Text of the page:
Municipalities will continue their hiatus from borrowing money this week as they are once again slated to sell a meager amount of new debt.

State and local governments are scheduled to sell just $723.6 million of bonds this week, according to The Bond Buyer and Ipreo data, an uncommonly small amount of debt.

This comes on the heels of a final week of 2010 in which a solitary issuer was scheduled to sell a measly $525,000 bond issue.

This is the supply lull municipal market participants were looking forward to during the paroxysm of bond sales in the fourth quarter. A $131.2 billion flurry of debt issuance in the fourth quarter helped propel the municipal bond market to a record $431 billion of issuance in 2010.

This barrage of new bonds put the skids on the municipal rally that brought yields to all-time lows late in the summer.

As the municipal bond market was stuffed with week after week of $10 billion-plus in new issuance in the fourth quarter, trading desks eyeing rising Treasury yields were wary of taking on bonds. The market had trouble finding buyers for all the new debt without offering higher rates.

Now that supply has all but vanished, the market isn't exactly falling over itself to buy bonds. Yields have eased down nine basis points from their near-term peak of 3.25% on Dec. 16, according to the Municipal Market Advisors 10-year triple-A scale, but remain about 50 basis points above where they were at the end of the third quarter.

This may simply be because buyers are on vacation, but it likely reflects, at least in some part, selling from mutual funds. Municipal bond mutual funds became a more critical buyer in the past two years as they were awash in $69 billion of new money from investors in 2009 and an additional $32.2 billion of inflows the first 10 months of last year.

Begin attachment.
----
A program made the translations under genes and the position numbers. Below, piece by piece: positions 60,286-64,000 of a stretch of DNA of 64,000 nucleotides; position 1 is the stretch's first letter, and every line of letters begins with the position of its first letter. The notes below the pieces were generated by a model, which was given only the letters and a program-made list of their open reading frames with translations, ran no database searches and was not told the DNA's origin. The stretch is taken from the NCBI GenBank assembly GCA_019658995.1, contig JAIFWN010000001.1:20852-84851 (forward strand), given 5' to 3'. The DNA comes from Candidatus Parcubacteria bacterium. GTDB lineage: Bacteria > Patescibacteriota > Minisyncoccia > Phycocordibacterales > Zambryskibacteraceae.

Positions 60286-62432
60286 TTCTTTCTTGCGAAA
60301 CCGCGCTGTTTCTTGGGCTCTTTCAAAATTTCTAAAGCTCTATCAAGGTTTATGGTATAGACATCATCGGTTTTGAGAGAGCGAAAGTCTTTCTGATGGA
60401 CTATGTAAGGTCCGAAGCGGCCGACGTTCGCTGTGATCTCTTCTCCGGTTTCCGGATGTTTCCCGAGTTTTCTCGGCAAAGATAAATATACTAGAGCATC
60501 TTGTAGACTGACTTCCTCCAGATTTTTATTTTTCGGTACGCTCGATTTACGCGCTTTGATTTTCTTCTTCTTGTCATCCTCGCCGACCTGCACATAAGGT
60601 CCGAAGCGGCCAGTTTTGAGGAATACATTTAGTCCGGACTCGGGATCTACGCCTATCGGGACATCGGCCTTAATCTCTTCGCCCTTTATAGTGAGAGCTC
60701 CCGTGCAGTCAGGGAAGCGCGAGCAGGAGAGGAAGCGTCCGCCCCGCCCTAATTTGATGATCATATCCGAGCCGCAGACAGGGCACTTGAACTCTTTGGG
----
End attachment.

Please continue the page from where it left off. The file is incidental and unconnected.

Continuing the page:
Investors suddenly began taking money out in November, and mutual funds have contended with more than $17 billion in outflows the past two months, according to the Investment Company Institute. Redemptions typically force mutual funds to sell bonds to raise the cash to return to investors.

Outflows or not, most analysts expect the market to grapple with significantly less supply this year than last year, for a number of reasons.

Principally, barring an astonishing turn of events, the Build America Bonds program will have expired on Jan. 1.

The BAB program, which enabled municipalities to sell taxable bonds with a federal subsidy, increased 2010 volume in two ways. One, it coaxed more issuers into the market by offering lower borrowing costs. Two, many issuers hurried to issue debt before the expiration at the end of last year, pulling into 2010 some issuance that otherwise would have taken place in 2011.

Loop Capital in a report last month estimated $20 billion of BABs and other stimulus bonds dragged 2011 borrowing into 2010.

But analysts expect lighter issuance for other reasons, too.